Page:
On Friday 29 August, Fiona and I attended the launch of WWI: Love & Sorrow at Melbourne Museum. We were excited to have been invited, and the opening and exhibition exceeded our already high expectations.
Guests were well sated with an historically appropriate fare of chicken sandwiches, ANZAC biscuits and scones with jam and cream. We were treated to a moving live performance of 'The Distant Call of Home' by the Orbweavers, the theme song for the TV series 'The War That Changed Us'. It set the scene beautifully. Dr Marina Larsson, author of Shattered Anzacs and Honorary Associate of Museum Victoria, gave a thought-provoking introduction, reminding us that this exhibition in all its confronting, gritty and shocking detail contains stories that need to be told. Larsson emphasised that telling war stories fully and sensitively, without avoiding sadness and trauma, is a powerful form of respect. These stories - long buried by soldiers, families and the passing of time - are finally now, 100 years on, being uncovered.
WWI: Love & Sorrow examines the impact of the war on Australian families through the stories of eight individuals, from a mother left devastated by the loss of her son to a teenage soldier who struggled with the lasting effects of his war experiences for the rest of his life. Through these eight people, we are given the chance to reexamine the war and its very real impact across generations of Australians. This exhibition is a refreshing reminder to all of us that in this time of prolific WWI commemoration activity, there are people and institutions willing to challenge the enduring ANZAC legend and to present for close inspection the devastating realities of war.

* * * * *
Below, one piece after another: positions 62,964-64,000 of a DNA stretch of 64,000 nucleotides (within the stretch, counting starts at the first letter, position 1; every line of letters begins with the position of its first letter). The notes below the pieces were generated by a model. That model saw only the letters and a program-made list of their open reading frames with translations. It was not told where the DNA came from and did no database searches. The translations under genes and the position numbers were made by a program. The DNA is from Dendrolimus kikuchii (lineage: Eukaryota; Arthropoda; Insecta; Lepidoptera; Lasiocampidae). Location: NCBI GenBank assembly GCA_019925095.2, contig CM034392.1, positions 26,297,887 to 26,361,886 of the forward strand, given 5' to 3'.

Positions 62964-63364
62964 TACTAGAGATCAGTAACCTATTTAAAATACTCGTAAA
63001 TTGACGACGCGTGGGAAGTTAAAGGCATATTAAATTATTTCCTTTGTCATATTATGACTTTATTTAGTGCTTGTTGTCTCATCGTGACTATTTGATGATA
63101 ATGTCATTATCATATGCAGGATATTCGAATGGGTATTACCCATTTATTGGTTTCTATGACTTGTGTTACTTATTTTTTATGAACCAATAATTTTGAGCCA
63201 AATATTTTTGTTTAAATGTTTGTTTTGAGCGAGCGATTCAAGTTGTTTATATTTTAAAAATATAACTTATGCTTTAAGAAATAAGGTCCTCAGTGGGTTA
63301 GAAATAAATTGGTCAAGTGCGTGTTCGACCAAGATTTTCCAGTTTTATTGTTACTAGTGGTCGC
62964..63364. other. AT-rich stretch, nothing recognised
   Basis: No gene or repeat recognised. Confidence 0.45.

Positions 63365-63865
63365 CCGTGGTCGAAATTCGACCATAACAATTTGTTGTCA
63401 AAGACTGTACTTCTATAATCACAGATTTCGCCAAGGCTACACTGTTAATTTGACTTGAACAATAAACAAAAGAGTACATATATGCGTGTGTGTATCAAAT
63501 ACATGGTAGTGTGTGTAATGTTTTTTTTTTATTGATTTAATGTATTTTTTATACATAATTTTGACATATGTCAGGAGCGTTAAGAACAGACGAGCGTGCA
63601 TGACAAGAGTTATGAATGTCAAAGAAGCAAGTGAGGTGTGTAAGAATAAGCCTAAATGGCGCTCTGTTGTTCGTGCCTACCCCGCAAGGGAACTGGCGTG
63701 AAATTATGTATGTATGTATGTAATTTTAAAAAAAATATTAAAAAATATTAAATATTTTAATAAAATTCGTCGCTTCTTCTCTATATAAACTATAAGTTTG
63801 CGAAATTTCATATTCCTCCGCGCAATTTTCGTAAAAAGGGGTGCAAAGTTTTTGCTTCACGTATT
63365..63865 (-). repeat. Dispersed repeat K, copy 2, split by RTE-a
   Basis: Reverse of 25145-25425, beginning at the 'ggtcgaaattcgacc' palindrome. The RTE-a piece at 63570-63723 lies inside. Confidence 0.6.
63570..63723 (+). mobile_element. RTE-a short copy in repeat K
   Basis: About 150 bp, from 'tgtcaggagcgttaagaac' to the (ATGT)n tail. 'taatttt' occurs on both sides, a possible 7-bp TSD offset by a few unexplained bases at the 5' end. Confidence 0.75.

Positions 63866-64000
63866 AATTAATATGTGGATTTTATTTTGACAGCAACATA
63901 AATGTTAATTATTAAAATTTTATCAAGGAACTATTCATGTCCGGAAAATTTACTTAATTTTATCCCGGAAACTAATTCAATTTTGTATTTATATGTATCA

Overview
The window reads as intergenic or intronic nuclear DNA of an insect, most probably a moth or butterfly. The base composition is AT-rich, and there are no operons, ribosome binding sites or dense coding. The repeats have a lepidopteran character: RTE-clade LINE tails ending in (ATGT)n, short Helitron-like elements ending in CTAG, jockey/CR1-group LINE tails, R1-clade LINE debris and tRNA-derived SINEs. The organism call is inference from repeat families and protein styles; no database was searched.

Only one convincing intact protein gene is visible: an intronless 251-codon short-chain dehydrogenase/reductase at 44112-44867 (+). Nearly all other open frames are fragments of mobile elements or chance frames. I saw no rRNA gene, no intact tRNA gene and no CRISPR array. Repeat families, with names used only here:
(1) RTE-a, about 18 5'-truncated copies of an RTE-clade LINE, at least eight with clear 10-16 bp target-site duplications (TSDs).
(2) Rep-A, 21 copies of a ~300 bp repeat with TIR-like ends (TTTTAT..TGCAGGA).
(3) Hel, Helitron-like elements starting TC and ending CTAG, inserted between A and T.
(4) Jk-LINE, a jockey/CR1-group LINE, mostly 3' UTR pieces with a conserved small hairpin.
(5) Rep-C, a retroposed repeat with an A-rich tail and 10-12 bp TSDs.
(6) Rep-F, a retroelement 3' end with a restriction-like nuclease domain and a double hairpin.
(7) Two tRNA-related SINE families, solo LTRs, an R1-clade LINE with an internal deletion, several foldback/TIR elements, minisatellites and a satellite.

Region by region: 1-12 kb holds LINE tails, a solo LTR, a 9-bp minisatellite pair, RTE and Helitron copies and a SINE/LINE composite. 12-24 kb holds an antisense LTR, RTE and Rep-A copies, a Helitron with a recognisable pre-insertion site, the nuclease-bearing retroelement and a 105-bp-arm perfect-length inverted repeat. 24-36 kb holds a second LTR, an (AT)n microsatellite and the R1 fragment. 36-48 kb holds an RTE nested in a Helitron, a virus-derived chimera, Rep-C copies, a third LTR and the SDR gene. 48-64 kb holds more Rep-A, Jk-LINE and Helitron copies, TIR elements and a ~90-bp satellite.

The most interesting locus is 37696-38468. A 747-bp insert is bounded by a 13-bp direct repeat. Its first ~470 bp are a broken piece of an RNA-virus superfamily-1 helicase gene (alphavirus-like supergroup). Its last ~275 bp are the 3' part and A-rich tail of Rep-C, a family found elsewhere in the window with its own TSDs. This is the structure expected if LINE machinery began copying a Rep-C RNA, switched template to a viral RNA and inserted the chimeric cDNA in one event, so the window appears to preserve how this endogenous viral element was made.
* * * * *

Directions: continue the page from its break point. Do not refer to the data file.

The exhibition itself is not only impressive in the level of historical research and detail it brings, including close collaboration with families and evocative displays of letters, scrapbooks and other personal items, but it also impresses in the use of cutting-edge technology. While the accompanying smartphone app was not to be officially released until the following day, when the exhibition opened to the public, we were taken on a short tour by a museum staff member who demonstrated how the app works. Providing additional audio and visual material, the app allows visitors to engage more deeply with stories told in the exhibition. The creative mix of traditional story-telling with innovative technology makes this exhibition a truly personal and involving experience.
Way Back When will definitely be going back for a closer look and we encourage everyone to do the same.
WWI: Love & Sorrow opened at Melbourne Museum on Saturday 30 August. It will be shown for the duration of the WWI centenary, closing in November 2018.